Giving Users Some Privacy Back with E-Mail Aliases: A Personal Take

2 min read

451 words

I've been thinking a lot about email privacy lately. It seems like every website wants our email addresses these days, especially for newsletters. Don't get me wrong, I love a good newsletter, but with all the data breaches and spam out there, I can't help but feel a bit uneasy every time I type in my email address.

That's when I stumbled upon the idea of email aliases. It's not a new concept, but it's one that I think deserves more attention.

What Are Email Aliases?

Simply put, an email alias is a forwarding address. It's not your real email, but it sends messages to your real inbox. The cool thing is, you can create different aliases for different services and delete them if they start getting spammy.

Why I Think They're Important

For me, it's about having a bit more control. If a company I've subscribed to suddenly starts flooding my inbox or, worse, if their database gets hacked, I can just delete that alias. No muss, no fuss.

But it's not just about avoiding spam. It's about feeling a bit more secure in an online world that often feels like it's spinning out of control.

A Small Step I Took

I recently started my own little newsletter (yeah, I know, another one). But when I did, I decided to add a small note under the sign-up field:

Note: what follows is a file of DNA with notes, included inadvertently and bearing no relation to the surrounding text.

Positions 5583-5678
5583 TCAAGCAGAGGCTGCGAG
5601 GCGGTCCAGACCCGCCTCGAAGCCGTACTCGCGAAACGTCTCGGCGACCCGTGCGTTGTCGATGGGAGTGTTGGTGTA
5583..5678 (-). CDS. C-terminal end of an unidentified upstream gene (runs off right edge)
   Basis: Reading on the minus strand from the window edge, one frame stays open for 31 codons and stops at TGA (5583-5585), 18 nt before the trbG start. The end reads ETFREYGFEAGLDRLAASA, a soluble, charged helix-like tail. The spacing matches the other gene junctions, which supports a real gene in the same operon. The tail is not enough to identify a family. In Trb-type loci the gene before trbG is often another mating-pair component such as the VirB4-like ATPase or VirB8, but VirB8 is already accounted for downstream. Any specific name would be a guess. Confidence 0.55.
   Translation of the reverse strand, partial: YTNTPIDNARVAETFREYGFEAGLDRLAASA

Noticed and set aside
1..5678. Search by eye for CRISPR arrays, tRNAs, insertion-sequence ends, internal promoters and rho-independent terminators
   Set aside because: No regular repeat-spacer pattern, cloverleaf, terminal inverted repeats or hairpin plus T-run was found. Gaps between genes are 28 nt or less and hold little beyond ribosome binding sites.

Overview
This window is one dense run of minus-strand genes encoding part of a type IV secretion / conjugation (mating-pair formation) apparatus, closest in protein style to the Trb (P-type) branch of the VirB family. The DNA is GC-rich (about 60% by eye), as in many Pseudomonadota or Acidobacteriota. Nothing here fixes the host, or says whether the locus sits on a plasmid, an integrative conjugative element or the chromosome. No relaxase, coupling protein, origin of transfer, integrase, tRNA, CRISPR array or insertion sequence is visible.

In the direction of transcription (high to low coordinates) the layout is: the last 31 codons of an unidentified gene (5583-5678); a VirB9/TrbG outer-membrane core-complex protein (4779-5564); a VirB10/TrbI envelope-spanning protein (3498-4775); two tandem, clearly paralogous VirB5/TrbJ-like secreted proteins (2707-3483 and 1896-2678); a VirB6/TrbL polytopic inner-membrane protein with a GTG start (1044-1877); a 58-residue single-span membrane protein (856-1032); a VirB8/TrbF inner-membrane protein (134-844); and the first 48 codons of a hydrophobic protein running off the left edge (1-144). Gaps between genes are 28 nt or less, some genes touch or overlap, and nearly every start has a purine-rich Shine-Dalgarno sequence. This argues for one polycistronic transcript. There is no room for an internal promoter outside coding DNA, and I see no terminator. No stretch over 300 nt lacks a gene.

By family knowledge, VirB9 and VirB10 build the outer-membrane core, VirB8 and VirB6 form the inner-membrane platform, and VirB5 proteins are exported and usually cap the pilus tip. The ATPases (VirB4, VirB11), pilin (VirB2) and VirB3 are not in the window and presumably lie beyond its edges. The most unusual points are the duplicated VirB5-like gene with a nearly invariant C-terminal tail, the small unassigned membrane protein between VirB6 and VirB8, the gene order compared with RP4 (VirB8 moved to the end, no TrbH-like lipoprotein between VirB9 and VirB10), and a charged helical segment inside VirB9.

We will never send you spam. Promise. 🤞 If you prefer not to give us your real email, which is perfectly understandable, use one of the popular email alias services like DuckDuckGo Email Protection, Firefox Relay or Apple's Hide My Email?.

It's not much, but it felt good to acknowledge that privacy matters.

Something to Consider

Of course, using an email alias service means trusting another company with your email flow. The ones I mentioned are run by bigger companies with solid security teams, which might be reassuring for some. But it's always worth thinking about who you're trusting with your data.

Final Thoughts

I'm not trying to preach or tell anyone what to do. I just think that in a world where we're constantly asked to hand over our personal information, it's worth considering ways to claw back a bit of privacy.

I'd love to see more websites and newsletters acknowledge this. It doesn't have to be a big thing - just a small nod to say, "Hey, we get it. Privacy matters." I don’t have data but my thesis is that this might even increase the newsletter subscriptions because users might feel more valued by the newsletter provider.

Thank you very much for reading,